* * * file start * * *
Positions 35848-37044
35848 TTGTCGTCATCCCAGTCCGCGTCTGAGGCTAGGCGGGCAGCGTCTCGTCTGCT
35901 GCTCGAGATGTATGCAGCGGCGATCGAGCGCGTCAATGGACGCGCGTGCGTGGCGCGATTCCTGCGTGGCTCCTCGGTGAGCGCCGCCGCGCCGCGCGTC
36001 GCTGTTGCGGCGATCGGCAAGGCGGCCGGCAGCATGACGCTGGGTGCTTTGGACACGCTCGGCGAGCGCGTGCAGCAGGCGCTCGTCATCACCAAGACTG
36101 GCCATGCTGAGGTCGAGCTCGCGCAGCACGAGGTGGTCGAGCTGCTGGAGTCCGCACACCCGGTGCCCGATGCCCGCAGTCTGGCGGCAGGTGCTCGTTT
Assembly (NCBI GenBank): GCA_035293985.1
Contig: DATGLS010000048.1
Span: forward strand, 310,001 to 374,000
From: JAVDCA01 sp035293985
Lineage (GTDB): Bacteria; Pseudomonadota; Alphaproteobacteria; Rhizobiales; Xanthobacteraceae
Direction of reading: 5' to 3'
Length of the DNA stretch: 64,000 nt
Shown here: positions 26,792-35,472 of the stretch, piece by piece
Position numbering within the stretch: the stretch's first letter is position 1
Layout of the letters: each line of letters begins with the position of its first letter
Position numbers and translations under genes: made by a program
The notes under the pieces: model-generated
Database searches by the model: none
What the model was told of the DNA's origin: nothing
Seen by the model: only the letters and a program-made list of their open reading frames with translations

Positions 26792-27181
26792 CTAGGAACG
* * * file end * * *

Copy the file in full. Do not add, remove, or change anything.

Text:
Positions 35848-37044
35848 TTGTCGTCATCCCAGTCCGCGTCTGAGGCTAGGCGGGCAGCGTCTCGTCTGCT
35901 GCTCGAGATGTATGCAGCGGCGATCGAGCGCGTCAATGGACGCGCGTGCGTGGCGCGATTCCTGCGTGGCTCCTCGGTGAGCGCCGCCGCGCCGCGCGTC
36001 GCTGTTGCGGCGATCGGCAAGGCGGCCGGCAGCATGACGCTGGGTGCTTTGGACACGCTCGGCGAGCGCGTGCAGCAGGCGCTCGTCATCACCAAGACTG
36101 GCCATGCTGAGGTCGAGCTCGCGCAGCACGAGGTGGTCGAGCTGCTGGAGTCCGCACACCCGGTGCCCGATGCCCGCAGTCTGGCGGCAGGTGCTCGTTT
Assembly (NCBI GenBank): GCA_035293985.1
Contig: DATGLS010000048.1
Span: forward strand, 310,001 to 374,000
From: JAVDCA01 sp035293985
Lineage (GTDB): Bacteria; Pseudomonadota; Alphaproteobacteria; Rhizobiales; Xanthobacteraceae
Direction of reading: 5' to 3'
Length of the DNA stretch: 64,000 nt
Shown here: positions 26,792-35,472 of the stretch, piece by piece
Position numbering within the stretch: the stretch's first letter is position 1
Layout of the letters: each line of letters begins with the position of its first letter
Position numbers and translations under genes: made by a program
The notes under the pieces: model-generated
Database searches by the model: none
What the model was told of the DNA's origin: nothing
Seen by the model: only the letters and a program-made list of their open reading frames with translations

Positions 26792-27181
26792 CTAGGAACG